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Sample Track 1:
"Hora Lui Sile" from Sounds from a Bygone Age, Vol. 1
Sample Track 2:
"Briu Din Oltenita" from Sounds from a Bygone Age, Vol. 1
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Sounds from a Bygone Age, Vol. 1
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Ion Petre Stoican, Sounds from a Bygone Age, Vol. 1 (Asphalt Tango) Songs from a Bygone Age: How Turning in a Spy in Romania Helped a Gypsy Violinist Reach his Dream

This is the miraculous story of a rural musician who turned in a spy in exchange for a record deal, the chance of a lifetime. The musician’s name was Ion Petre Stoican, and the end result—the only LP he ever made—is being released on CD for the first time under the title Songs from a Bygone Age, Volume 1 by Asphalt-Tango Records.  

“This story took place before 1965,” explains Costel Vasilescu, who played trumpet on Stoican’s album. “One day Stoican noticed a man who seemed to him to be behaving suspiciously. This stranger turned out to be a spy working for a foreign secret service agency. Stoican grabbed him and took him to the nearest police station. The secret police then asked what he would like as a reward. ‘Should we give you a house?’ ‘I don’t need a house,’ Stoican replied, ‘I want to make a record.’”

In this bizarre stroke of luck, Stoican gathered the most important Gypsy musicians from the Bucharest Lautari scene—a difficult task for an interloper—to create, even for a moment, an all star band with the tzimbal god Toni Iordache, accordion dervish Ionica Minune, and Costel Vasilescu on the trumpet, creating one of the most egalitarian records of the time.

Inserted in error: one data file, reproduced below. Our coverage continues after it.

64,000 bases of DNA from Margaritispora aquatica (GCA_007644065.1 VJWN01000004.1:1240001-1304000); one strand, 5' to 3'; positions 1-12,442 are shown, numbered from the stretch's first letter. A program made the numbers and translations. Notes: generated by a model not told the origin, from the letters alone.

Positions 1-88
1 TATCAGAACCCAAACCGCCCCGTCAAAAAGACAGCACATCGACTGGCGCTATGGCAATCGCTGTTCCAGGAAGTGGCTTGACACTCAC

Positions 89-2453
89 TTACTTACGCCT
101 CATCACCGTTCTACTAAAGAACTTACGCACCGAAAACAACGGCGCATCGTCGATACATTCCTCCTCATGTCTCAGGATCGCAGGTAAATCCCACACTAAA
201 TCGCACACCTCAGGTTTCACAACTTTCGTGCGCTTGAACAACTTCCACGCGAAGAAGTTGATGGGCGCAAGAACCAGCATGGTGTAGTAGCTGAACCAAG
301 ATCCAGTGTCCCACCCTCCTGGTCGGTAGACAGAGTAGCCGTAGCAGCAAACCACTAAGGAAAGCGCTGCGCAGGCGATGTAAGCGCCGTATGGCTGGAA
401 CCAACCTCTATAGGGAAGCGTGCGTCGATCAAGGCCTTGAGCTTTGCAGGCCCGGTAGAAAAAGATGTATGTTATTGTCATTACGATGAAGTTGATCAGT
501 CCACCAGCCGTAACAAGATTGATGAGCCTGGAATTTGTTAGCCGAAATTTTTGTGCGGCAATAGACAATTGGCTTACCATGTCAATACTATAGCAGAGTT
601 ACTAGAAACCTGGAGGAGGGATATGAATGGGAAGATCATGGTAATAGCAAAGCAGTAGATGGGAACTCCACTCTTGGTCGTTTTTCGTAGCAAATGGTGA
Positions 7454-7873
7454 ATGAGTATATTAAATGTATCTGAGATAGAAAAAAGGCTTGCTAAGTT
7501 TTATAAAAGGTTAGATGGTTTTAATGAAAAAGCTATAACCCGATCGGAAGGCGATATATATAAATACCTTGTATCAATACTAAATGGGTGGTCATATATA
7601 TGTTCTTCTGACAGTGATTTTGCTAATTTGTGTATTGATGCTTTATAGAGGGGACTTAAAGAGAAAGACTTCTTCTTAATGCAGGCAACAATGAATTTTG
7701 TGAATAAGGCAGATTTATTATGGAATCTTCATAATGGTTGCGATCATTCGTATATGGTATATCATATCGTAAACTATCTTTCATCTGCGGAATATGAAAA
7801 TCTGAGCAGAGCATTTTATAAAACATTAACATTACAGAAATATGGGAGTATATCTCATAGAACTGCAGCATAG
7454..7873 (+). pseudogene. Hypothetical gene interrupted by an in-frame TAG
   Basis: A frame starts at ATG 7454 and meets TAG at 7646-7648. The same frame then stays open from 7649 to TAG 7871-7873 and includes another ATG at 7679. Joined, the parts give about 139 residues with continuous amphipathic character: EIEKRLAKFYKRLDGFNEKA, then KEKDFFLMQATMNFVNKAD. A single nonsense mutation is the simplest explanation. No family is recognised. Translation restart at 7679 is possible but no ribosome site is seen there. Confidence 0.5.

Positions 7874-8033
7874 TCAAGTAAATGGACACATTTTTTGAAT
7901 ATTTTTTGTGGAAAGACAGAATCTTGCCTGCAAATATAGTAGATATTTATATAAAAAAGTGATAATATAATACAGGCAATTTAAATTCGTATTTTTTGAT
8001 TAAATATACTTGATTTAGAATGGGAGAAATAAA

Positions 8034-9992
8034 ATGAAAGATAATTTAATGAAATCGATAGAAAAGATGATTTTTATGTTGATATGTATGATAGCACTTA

Most of the pieces played came from Stoican’s rural birthplace Oltenita and Constanta, the larger port town where he had settled because of the difficulty of getting work in the capital. “The claims to jobs in music in Bucharest have been bitterly defended for hundreds of years by the Lautari musicians,” explains Henry Ernst, director of Asphalt-Tango Records. “Even today there is almost no chance for an outsider to enter the business.” For hundreds of years, the Lautari have been highly sought after musicians and entertainers for weddings and other events throughout the Balkans, and at one time were known for their magic tricks and bear taming.  

“The LP of Stoican was the first record I bought in Romania in 1986,” recalls Ernst. “During all my endless travels in Romania, a tape of the record was my accompanist. Until my appearance, the master of this LP was at the state-run Electrecord label stored in their basement.”  

Recovered from the archives and preserved in the original analog sound recorded in the 1970s, the repertoire is primarily made up of fast rhythmic dances such as the circle-dance Hora, the high speed couples dances Sirba and Briu, and the traditional Geamparale, which no wedding could do without.  

“Usually records in Romania are made by an important soloist or singer which has a backing orchestra,” explains Ernst. “The only important person is the soloist in order to show his technical expertise; the soloist is in the center of the record. On this record all members of the band are important, the aura of the record is relaxed, yet ambitious. I can hear that Stoican knew very well that he had only this one chance in his life to make this record.”